Catherinea Jones: “For PMS, the MDR requires manufacturers to be proactive in their efforts to understand field experience. This means that they need to establish new processes to actively seek and review information from a variety of sources. It is specifically stated in part 74 of the explanatory recitals: ‘Manufacturers should play an active role during the post-market phase by systematically and actively gathering information from post-market experience with their devices in order to update their technical documentation and cooperate with the national competent authorities in charge of vigilance and market surveillance activities’. Due to this statement key expectations were established.”
Once the MDR rolls into force and the Notified Bodies (NB) are re-designated, they will no longer be able to issue CE marks under the previous directive, even during the transition period. Catherinea Jones explains: “Not only are manufacturers going to have to factor in long periods of time to ensure their NB has the capacity to help them, but they are going to have to implement procedures to deal with unannounced inspections, which are set to take place at least once every five years under the new MDR. Delays in implementation and compliance to the deadline are the main challenges as, due to the MDR Classification rules in Annex VIII, manufacturers must determine whether new conformity assessment routes are now applicable to their product portfolio. If so, they need to get in touch with their NB to take steps to make sure that all requirements are met in the specific time frame.”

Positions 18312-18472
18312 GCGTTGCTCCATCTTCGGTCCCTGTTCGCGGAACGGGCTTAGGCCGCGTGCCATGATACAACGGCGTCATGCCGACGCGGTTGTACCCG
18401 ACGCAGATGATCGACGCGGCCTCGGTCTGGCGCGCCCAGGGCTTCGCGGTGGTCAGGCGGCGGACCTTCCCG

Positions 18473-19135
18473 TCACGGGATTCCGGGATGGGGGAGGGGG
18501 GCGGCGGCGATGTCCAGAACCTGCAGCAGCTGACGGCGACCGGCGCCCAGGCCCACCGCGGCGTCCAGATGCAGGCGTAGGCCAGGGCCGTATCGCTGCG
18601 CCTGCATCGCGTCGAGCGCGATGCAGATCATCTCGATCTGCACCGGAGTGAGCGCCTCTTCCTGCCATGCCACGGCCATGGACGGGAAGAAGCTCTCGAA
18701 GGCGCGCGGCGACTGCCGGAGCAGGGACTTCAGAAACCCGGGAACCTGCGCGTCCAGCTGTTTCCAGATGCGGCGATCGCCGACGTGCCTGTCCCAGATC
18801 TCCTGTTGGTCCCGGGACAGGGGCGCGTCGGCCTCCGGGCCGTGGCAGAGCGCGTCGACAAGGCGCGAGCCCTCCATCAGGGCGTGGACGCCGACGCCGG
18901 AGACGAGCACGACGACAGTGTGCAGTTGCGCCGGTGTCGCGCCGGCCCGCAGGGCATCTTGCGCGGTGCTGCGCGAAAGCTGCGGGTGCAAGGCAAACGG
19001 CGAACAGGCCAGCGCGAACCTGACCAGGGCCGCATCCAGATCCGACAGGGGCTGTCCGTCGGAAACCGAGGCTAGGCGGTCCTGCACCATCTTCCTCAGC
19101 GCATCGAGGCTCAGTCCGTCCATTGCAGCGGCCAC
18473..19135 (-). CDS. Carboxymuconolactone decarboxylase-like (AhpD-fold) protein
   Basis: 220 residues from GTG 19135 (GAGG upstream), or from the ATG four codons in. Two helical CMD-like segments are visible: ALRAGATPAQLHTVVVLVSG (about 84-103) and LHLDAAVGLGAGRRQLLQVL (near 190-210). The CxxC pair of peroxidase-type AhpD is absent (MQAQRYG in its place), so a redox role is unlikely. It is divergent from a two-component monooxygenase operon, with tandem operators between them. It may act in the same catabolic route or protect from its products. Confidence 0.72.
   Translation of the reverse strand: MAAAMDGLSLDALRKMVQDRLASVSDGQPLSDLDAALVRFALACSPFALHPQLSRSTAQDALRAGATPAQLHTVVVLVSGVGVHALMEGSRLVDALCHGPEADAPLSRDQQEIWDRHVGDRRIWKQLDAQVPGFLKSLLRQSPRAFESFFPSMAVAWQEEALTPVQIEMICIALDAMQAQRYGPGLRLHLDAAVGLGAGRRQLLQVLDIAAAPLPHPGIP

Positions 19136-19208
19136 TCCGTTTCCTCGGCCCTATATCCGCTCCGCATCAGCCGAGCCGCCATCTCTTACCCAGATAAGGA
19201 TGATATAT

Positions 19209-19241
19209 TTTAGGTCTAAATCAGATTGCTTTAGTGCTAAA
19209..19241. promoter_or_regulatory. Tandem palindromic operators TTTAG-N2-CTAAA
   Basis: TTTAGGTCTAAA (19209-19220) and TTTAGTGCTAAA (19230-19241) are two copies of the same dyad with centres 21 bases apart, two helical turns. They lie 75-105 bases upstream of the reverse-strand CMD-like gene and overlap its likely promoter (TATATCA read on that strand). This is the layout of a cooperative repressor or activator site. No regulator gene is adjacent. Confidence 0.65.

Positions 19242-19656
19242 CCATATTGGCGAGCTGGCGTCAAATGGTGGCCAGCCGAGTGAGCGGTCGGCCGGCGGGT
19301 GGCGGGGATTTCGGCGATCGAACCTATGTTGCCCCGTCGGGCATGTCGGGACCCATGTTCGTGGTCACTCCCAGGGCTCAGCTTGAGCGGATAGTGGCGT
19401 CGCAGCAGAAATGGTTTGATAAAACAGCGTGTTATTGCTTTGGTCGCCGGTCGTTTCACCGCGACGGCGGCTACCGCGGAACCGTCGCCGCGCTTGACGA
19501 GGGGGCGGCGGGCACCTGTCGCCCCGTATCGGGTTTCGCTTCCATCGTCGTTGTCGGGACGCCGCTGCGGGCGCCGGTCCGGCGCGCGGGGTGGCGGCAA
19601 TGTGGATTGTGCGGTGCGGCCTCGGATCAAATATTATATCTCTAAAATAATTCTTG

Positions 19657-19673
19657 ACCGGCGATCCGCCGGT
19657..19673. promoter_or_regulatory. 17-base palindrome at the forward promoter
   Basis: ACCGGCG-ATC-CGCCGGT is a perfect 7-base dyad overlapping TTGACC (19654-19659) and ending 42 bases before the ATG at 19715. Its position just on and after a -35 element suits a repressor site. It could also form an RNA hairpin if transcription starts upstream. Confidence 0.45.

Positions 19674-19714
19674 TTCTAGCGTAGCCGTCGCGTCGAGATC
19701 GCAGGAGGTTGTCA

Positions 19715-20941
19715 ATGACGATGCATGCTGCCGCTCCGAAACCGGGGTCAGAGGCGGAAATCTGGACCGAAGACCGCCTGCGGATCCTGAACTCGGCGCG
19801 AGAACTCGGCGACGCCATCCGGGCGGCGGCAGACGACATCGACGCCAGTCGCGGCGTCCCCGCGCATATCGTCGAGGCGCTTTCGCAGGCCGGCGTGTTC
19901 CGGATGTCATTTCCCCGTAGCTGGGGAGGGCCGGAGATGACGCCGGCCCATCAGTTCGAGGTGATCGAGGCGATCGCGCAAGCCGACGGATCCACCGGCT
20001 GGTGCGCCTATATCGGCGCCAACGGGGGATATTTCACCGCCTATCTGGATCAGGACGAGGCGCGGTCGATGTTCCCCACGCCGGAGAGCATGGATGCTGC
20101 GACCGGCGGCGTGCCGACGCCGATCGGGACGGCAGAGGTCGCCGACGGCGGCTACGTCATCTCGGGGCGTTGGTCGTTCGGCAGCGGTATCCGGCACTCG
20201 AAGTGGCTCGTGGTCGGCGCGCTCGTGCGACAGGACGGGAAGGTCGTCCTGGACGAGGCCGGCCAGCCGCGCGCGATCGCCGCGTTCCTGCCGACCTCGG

A comprehensive plan needs to be put in place to ensure that all legacy products that are placed on the market are compliant with the MDR. All products must be CE marked, including products that are in the development phase. With a high level of technical documentation and detailed requirements for quality management systems, manufacturers will have to ensure that they are continually up to date on the new common specifications. The stricter review and assessment of Clinical evaluations, Vigilance and Post Market Surveillance because of the new MDR will put additional pressure on manufacturers.
Altogether, the new Medical Devices Regulation serves to maintain the safety of medical devices in Europe. Nevertheless, the implementation is going to be a huge project. To do it in the right way, several assessments need to be applied within the organisations such as the GAP assessment, a portfolio assessment and a global impact assessment. Thereby, a roadmap and regulatory training are key in the implementation process. “Furthermore, this change has a real impact on Post Market Surveillance. With big adjustments like this, there are always certain challenges, for example the new workload for NB’s”, concludes Catherinea Jones.
We want to thank Catherinea Jones for her time and sharing her knowledge. Do you also work in the Research & Development sector, and would you like to share your experiences? Let us know and send an email to firstname.lastname@example.org.